UK group Scooch have laughed off their Eurovision result, saying they were "happy" to be joint 22nd out of 24, but newspapers were not quite so forgiving.
The Sunday Mirror said the "cheesy quartet" made the UK "the laughing stock of Europe" at the song contest, won by Marija Serifovic of Serbia.
"Scouch," added The People, which described Britain as having only just "escaped a 'nul points' humiliation".
And "Scooch nosedive at Eurovision" was the headline in the Sunday Times.
"It wasn't a disaster - more of a crash landing," the paper added.
"At least it wasn't nul points again," said the Mail on Sunday. "Scooch, far from Flying the Flag as their song proclaimed, were heading nowhere."
And, referring to Britain's Eurovision winners of 1981, it added: "Even a bottle of Bucks Fizz on stage during Scooch's bright performance could not add the sparkle needed to recapture Cheryl Baker's past glories."
Scooch singer Caroline Barnes described the Eurovision experience as being "one in a million".
"I have to say I laughed so much [that] I cried at the voting," she added after the group received 19 points, compared with Serbia's winning total of 268.
"I'm not gutted. I don't want to say it was expected, but you know what Eurovision is like."
Overnight estimates suggest that 10.8m viewers saw the result announced on BBC One.
Former BBC Radio 1 breakfast presenter Mike Read said Flying the Flag was "such a weak song" and described the choreography as "appalling".
"If that is the best that this country, full of great songwriters, can come up with then heaven help us," he told BBC One's Breakfast.
He believed there was a need to "reconstruct" the UK's approach to the annual contest, which began in 1956.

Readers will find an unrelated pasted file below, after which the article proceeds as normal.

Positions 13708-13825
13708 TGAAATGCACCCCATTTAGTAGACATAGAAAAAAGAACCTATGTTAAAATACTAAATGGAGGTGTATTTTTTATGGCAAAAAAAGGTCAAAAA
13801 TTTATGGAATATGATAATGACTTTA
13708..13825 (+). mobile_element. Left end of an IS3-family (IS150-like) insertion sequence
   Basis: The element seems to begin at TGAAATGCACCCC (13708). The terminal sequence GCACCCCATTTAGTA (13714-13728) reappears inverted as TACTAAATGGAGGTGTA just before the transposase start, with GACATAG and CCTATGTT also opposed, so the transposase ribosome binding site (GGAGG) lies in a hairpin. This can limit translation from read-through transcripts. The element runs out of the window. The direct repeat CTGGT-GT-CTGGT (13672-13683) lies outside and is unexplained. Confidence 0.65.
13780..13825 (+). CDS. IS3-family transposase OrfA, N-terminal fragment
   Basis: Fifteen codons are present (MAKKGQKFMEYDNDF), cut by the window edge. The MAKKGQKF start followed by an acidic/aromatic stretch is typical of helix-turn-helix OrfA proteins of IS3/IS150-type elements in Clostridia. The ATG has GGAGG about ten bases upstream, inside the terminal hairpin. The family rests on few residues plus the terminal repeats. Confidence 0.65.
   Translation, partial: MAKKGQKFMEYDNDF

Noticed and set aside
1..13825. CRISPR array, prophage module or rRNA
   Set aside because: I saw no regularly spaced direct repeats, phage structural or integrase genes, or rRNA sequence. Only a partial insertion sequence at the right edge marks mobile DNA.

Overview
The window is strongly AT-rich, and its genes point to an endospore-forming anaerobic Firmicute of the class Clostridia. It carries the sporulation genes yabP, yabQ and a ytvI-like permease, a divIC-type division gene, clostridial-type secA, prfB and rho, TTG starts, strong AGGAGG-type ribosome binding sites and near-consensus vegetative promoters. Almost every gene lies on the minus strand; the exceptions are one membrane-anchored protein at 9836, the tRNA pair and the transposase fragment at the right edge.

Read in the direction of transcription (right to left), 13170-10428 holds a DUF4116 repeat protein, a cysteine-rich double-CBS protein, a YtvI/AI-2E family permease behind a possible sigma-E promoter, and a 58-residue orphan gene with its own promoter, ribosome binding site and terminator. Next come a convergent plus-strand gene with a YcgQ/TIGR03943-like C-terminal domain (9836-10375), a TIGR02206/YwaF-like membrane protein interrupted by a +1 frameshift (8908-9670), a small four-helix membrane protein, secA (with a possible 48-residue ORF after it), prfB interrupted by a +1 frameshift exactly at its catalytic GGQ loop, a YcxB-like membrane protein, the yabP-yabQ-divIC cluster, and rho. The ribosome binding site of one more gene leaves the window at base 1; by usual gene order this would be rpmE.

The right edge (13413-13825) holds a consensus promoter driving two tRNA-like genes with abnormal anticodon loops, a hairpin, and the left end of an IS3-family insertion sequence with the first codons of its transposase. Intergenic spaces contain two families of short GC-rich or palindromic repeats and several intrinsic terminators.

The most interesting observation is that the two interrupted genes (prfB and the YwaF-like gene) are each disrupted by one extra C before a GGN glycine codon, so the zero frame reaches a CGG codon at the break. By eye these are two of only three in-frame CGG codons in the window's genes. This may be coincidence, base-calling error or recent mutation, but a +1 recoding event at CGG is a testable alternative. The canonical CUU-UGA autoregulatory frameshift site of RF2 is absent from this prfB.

"I've suggested that we do [something] like an X Factor here, a showcase every week on TV for British songwriters.
"There are some great songwriters in this country who would all have sat there last night and said: 'If I couldn't write a better song than that, I'd give up.'"
However, there was praise for Scooch from author Tim Moore, whose book Nul Points tracked down Eurovision acts which had failed to score any points.
"It's supposed to have a bop-along camp kitsch, which I have to say I thought our entry did pretty well," he told BBC Radio Five Live.
Marija Serifovic (centre) won for Serbia with her ballad Molitva
"I listened to Scooch - it was silly and they had all of their slightly odd innuendo... but that should have been worth a few points at least, in the Eurovision tradition."
Mr Read claimed that the political nature of the voting process was spoiling the magic of Eurovision.
"This voting for the neighbours is just a nonsense now. You could sit there last night and you knew who they were going to give the 12 points to, every single time," he said.
Bookmaker Ladbrokes said the UK was twice as likely to score zero points in the 2008 contest, to be held in Belgrade, than to win it.
It has offered odds of 10/1 for "nul points" next year, compared with 20/1 for a British victory.